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Star Wars: Episode I - The Phantom Menace

Ewan McGregor, Liam Neeson, Natalie Portman

Directed by George Lucas
Rolling Stone: star rating
5 0
Community: star rating
5 0 0
May 19, 1999

The actors are wallpaper, the jokes are juvenile, there's no romance, and the dialogue lands with the thud of a computer-instruction manual. But it's useless to criticize the visual astonishment that is Star Wars – Episode I: The Phantom Menace. With this epic and the trilogy that preceded it, George Lucas has built a pop-culture monument that packs all of history – war, religion, myth, art, science and those old reliables, good and evil – into a mystical grab bag that plays like a kiddie cartoon. There's a less fancy explanation for why Phantom Menace will inspire fetishistic worship: It's loaded with cool stuff. And reasonable facsimiles thereof are on sale at your local Force emporium.

Episode I is set thirty years earlier than the original saga, Episode IV: A New Hope, but some things never change. A royal babe is in trouble. Not Princess Leia; this time it's Queen Amidala (Natalie Portman). The Trade Federation sends battleships to her planet, Naboo, to persuade her to sign a dodgy treaty. To her rescue come two Jedi knights: old pro Qui-Gon Jinn (Liam Neeson) and his apprentice, Obi-Wan Kenobi (Ewan McGregor). You'll recall that Alec Guinness played Obi-Wan the first time, and McGregor does a deft job of matching up with him vocally. ^Vhen Federation types send in droids for the kill, the Jedis link up with Anakin Sky walker (Jake Lloyd), a nine-year-old slave who will grow up to marry the queen, father the twins Luke and Leia, and turn from the Jedi cause to the dark side as Darth Vader. Got that?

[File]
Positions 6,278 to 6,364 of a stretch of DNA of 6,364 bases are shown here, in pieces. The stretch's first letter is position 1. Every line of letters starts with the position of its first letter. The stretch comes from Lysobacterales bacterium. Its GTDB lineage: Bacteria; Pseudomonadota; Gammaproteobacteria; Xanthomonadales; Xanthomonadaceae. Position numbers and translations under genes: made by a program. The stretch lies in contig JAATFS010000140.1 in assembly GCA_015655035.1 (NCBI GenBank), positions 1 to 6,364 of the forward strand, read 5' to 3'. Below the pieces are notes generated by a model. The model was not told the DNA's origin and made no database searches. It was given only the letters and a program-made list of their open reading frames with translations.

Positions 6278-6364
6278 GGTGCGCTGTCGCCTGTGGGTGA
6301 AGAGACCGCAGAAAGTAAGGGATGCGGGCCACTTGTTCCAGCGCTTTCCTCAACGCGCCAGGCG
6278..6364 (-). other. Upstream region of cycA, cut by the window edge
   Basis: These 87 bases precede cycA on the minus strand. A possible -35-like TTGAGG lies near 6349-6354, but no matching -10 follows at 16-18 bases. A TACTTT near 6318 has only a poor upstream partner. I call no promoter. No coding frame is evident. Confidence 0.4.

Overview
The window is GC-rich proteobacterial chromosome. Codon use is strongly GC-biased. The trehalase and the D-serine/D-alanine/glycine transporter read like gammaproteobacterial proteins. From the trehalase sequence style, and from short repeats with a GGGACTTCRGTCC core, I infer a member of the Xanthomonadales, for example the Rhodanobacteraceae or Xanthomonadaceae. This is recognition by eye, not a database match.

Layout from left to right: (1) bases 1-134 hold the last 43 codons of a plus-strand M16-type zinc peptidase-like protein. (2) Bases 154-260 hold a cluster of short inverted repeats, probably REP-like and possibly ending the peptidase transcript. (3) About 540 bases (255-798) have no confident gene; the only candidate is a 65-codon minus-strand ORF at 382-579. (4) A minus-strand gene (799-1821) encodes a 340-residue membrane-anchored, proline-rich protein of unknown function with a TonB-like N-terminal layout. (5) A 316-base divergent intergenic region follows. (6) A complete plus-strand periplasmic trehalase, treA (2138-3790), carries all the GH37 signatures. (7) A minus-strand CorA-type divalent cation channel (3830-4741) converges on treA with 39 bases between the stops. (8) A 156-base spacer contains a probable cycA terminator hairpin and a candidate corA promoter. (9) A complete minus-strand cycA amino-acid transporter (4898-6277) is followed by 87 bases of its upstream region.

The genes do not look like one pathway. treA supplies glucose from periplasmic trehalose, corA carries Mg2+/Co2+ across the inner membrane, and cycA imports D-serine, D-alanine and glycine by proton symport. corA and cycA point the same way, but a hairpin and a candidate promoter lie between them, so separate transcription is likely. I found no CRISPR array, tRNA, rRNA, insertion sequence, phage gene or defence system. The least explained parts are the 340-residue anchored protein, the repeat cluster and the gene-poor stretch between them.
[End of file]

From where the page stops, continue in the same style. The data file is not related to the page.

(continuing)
Good; here's what else you should know: Phantom Menace, which cost $115 million, lacks the crude freshness that Lucas lavished on the low-budget ($10 million) original in 1977 and the fluid storytelling that director Irvin Kershner brought to The Empire Strikes Back in 1980 – still the best in the series. But Menace is light-years ahead of the uneasy mix of furry Ewoks and Freudian psychology in Richard Marquand's 1983 Return of the Jedi. As for Lucas' directing skills, his work with actors still belongs to the "Don't emote, just stand there" school. But in terms of visual sophistication, already discernible in 1973's American Graffiti, Lucas ranks with the masters. He has always been more articulate with images than with words. Harrison Ford, who played Han Solo in the original, has famously chided Lucas, "You can type this shit, George, but you sure can't say it."

McGregor is saddled with lines like, "I have a bad feeling about this." And Neeson must answer, "Be mindful of the living Force, my young Padawan." Ouch! Is it a coincidence that Phantom Menace and James Cameron's Titanic – whose box-office record ($1.8 billion worldwide) Lucas is chasing – were made by men with a poet's eyes and tin ears?